Table 3. Sample fertilizer recommendations for transplanted onions with a plant population of 60,000 to 80,000 plants per acre. Make adjustments for soil test levels other than medium P and medium K.

Timing

Amount (lb/acre)

Type

Method

N

P2O5

K2O

S

Pre-plant

400

10-10-10 with 12% S

Broadcast & incorporate

40

40

40

48

January

85

0-0-60

Broadcast

0

0

50

 

250

0-20-0

0

50

0

 

200

15.5-0-0

31

0

0

February

520

15.5-0-0

Broadcast

81

0

0

Total

152

90

90

48

With heavy rains, additional nitrogen and sulfur may be warranted. Other fertilizer formulations and application methods may be used as long as the soil test recommendations are met.

Nitrogen (N) especially in nitrate (NO3) form, is extremely leachable. If too little nitrogen is available, onions can be severely stunted. High nitrogen rates are believed to produce succulent plants that are more susceptible to chilling or freezing injury and disease, and to production of flower stalks. Onions, heavily fertilized with nitrogen, are believed to not store well. Finally, excess nitrogen late in the growing season is believed to delay maturity and causes double centers. Make the final nitrogen application at least 4 weeks prior to harvest. Rates of nitrogen vary depending on soil type, rainfall, irrigation, plant populations, and method and timing of applications. Dry bulb production, from transplanting, requires between 125-150 pounds per acre nitrogen. It is usually best to incorporate 25-30 percent of the recommended nitrogen prior to planting; apply the remainder in two to three split applications.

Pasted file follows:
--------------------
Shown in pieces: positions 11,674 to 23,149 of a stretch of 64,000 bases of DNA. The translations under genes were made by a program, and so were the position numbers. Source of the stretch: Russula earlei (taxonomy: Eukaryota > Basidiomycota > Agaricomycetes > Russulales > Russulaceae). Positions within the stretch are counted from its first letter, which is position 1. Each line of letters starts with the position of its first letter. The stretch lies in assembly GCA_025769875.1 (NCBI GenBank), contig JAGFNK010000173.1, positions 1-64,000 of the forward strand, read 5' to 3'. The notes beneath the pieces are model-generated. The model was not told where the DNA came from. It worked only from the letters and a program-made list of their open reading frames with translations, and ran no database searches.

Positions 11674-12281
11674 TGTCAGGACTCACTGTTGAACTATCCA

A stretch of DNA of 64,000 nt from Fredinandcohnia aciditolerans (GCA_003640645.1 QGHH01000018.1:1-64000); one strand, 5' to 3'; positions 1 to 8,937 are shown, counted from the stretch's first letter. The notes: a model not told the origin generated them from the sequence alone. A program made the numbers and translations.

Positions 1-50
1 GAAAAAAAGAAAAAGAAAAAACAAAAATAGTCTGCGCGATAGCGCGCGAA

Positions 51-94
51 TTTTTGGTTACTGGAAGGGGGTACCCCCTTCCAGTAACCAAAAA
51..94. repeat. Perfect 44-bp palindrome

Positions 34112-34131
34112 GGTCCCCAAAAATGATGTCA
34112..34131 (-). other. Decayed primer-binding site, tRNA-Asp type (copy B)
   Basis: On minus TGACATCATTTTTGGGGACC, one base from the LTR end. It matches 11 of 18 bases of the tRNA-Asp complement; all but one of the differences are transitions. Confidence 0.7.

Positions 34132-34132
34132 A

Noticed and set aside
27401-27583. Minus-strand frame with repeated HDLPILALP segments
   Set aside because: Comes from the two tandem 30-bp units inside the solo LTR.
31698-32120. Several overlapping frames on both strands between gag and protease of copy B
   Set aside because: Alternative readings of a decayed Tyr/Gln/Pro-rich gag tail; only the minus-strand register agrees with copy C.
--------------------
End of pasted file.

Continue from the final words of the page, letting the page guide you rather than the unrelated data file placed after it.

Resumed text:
Phosphorus (P) is essential for rapid root development. It is found in adequate levels in most soils but is not readily available at low soil temperatures. Because of these factors, under most conditions, apply all of the P preplant and incorporated before transplanting. Count this amount as part of the total seasonal fertilizer application. Table 4 shows the recommended phosphorous to be applied based on various soil test levels.

Table 4. Recommended potassium and phosphorous applications based on soil test ratings of each nutrient.*

Phosphorous Rating

Potassium

Low

Medium

High

Very High

Overload

(Pounds N-P2O5-K2O per acre)

Low

-120-120

-120-90

-120-60

-120-30

-120-0

Medium

-90-120

-90-90

-90-60

-90-30

-90-0

High

-60-120

-60-90

-60-60

-60-30

-60-0

Very High

-30-120

-30-90

-30-60

-30-30

-30-0

Overload

-0-120

-0-90

-0-60

-0-30

-0-0

*Nitrogen recommendations: Coastal Plain Soils=130-150 lb/acre N. Piedmont, Mountain and Limestone Valley Soils=110-130 lb/acre N.

Potassium (K) is an important factor in plant water relations, cell-wall formation, and energy reactions in the plant. Potassium is subject to leaching from heavy rainfall or irrigation. Therefore, it is best to split K applications by incorporating 30-50 percent of the recommended K before planting and splitting the remainder in 1-2 side dress applications. A low K level makes plants more susceptible to cold injury. Table 4 lists recommended K applications based on soil test results.